Monday, April 25, 2011

a turbulent tornado season, with storms passing through the area constantly, spawning little tornadoes here and there in particular one that leveled our favorite airport in st. louis, stranding several friends and inconveniencing hundreds. perhaps most rattled are our students, most of whom come from saudi arabia and don't really know a crack of thunder from an earthquake; they are surprised i think that life goes on even with massive flooding, soggy roads, endless warnings, and their exit valve shut down. from in our shelter tonight i found a lady on the radio over on the missouri side talking about a roof of a house blown off, in a town called sedgewickville, but i don't really know this town; if it's on the other side of the river, it might as well be on mars. all in all though that's only about thirty miles away so it was basically one manifestation of the general pattern of large ugly storm systems moving through the area, making lots of noise and rain, dumping its stuff all over the place, and making travel hazardous on various roads here and there. perhaps the biggest danger is the mississippi itself, steadily rising and taking everything with it, that flowed down river rom up here where it's been washed down for what, six or seven straight days.

the boys as usual have a great time in the shelter; they take their games; they like the up-close feeling of having parents in their faces and being able to be just about as bad as they want and what will happen, we send them to their room? i don't think so. tonight a son, nineteen, happened to be with us and brought his guitar down; this shelter is barely big enough for four or six but held the guitar just fine and then i played with this radio in the background until i got the woman with the roof in sedgewickville. my wife came home from teaching a long class in which she took the class into an auditorium, one which already held another class; there was a warning in progress, and some people like my wife stay totally up on them and go where it's necessary. we have some confusion at those times when we don't hear an actual siren (as was true in this one) and I think in cases like that lots of people go on with their lives not even aware of the warning. i think also, that the roof in sedgewickville was enough for them to call a warning for our county, and tell everyone to run for cover just to be safe. even if they didn't actually blow the siren.

so as you can see, a lot of disruption; the people who are really paying attention are getting quite upset and a small population has its eyes fixed on the radar screen with its various colors and its amorphous red-and-yellow storm blob passing over the river and across our way endangering all the counties in the southern quarter of the state. my wife doesn't sleep well on nights like these. she gets the texts where they tell you about the warnings so that even if power goes out, we know what is going on; but, worse, the map shows one system after another roaring through the area for maybe a few more days.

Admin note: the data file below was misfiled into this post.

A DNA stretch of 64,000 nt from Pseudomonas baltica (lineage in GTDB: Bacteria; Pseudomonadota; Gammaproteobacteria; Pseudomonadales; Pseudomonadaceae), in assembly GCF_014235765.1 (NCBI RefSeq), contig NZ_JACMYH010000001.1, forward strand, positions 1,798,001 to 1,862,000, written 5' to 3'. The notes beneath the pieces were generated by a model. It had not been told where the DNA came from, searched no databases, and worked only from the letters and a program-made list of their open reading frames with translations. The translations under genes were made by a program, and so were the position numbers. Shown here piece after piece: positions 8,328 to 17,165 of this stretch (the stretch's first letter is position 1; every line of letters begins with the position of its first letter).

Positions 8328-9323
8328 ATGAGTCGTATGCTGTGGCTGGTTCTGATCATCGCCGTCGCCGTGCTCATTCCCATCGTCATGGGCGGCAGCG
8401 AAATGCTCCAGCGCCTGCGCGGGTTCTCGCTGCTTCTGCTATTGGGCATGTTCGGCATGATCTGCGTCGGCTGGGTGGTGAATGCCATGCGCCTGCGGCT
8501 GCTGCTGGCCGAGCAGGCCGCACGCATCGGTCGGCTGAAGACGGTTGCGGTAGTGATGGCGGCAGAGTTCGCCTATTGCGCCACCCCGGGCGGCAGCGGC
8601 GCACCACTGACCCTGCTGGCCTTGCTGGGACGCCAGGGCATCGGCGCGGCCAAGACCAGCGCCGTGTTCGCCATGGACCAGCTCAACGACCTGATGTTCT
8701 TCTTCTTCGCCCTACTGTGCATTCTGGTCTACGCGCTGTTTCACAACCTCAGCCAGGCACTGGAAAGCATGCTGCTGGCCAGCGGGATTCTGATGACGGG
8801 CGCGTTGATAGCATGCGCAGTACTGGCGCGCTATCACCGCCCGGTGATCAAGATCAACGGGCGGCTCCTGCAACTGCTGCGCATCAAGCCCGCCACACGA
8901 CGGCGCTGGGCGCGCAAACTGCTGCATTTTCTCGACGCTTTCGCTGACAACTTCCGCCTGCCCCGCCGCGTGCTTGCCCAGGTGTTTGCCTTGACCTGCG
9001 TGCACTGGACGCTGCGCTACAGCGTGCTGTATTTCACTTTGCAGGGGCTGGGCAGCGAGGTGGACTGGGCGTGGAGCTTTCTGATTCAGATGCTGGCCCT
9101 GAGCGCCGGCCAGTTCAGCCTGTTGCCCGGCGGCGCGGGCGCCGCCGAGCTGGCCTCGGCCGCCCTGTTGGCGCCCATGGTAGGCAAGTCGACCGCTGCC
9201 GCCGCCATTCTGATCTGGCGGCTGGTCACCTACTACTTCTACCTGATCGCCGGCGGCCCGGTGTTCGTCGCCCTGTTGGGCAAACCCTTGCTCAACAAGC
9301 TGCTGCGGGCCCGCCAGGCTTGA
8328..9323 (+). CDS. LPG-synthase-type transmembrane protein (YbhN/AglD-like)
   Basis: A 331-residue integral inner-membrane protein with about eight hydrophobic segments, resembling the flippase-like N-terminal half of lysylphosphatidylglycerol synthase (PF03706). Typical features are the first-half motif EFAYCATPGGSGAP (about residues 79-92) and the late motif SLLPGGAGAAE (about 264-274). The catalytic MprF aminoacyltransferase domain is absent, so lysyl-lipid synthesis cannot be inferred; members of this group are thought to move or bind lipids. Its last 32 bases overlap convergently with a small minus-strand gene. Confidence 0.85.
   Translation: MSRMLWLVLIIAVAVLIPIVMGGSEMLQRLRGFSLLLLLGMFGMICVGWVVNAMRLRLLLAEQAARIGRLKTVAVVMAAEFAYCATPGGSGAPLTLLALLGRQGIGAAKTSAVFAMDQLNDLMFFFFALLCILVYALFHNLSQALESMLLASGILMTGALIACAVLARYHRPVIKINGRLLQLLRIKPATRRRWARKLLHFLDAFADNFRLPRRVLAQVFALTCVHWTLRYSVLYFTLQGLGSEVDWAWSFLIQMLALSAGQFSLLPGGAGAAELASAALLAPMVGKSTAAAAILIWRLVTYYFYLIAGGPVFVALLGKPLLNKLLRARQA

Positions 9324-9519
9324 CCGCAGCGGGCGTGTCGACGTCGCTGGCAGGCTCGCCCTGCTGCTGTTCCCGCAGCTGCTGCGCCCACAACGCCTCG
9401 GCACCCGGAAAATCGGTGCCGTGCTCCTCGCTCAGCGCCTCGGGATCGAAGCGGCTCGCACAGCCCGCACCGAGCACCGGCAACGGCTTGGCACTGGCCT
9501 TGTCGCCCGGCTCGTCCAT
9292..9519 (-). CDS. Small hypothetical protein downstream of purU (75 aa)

beside me now a text has come in saying that our town has a flood warning; this is not surprising since it's a small town easily overwhelmed by the rain; its sewers fill up and the low spots get water high enough you wouldn't want to drive through. nights like this i stay home and listen to the thunder; we're out of the two-percent milk we use for most things but I don't want to go out and instead will stay home and maybe we'll just finish up the whole milk we generally use for coffee. i sent my son on his way telling him to drive the higher roads where the floods might rise beside him but won't cover the roads; my hope is i don't have a kid out there somewhere with a car in a big puddle, water rising around it, unable to move. he says the road to the college is real dicey these days; a little more water, and a lot of these places will just become impassable. wait it out; it's got to go down; the lush grasses are getting high, but it's been over a week since anyone could get out and cut them; things are looking a little wild and wooly, as if nature is a wild raging bull that won't settle for kind words and a pat on the back. the thunder, now, has finally moved off to the northeast; the warnings and watches eased up; we're not in the clear yet, but will be soon, so it's time to get some sleep, quick while i can. more later.

1 Comments:

Blogger J-Funk said...

Wow! Lots of storms!! We have no storms but lots and lots of rain.

9:20 PM  

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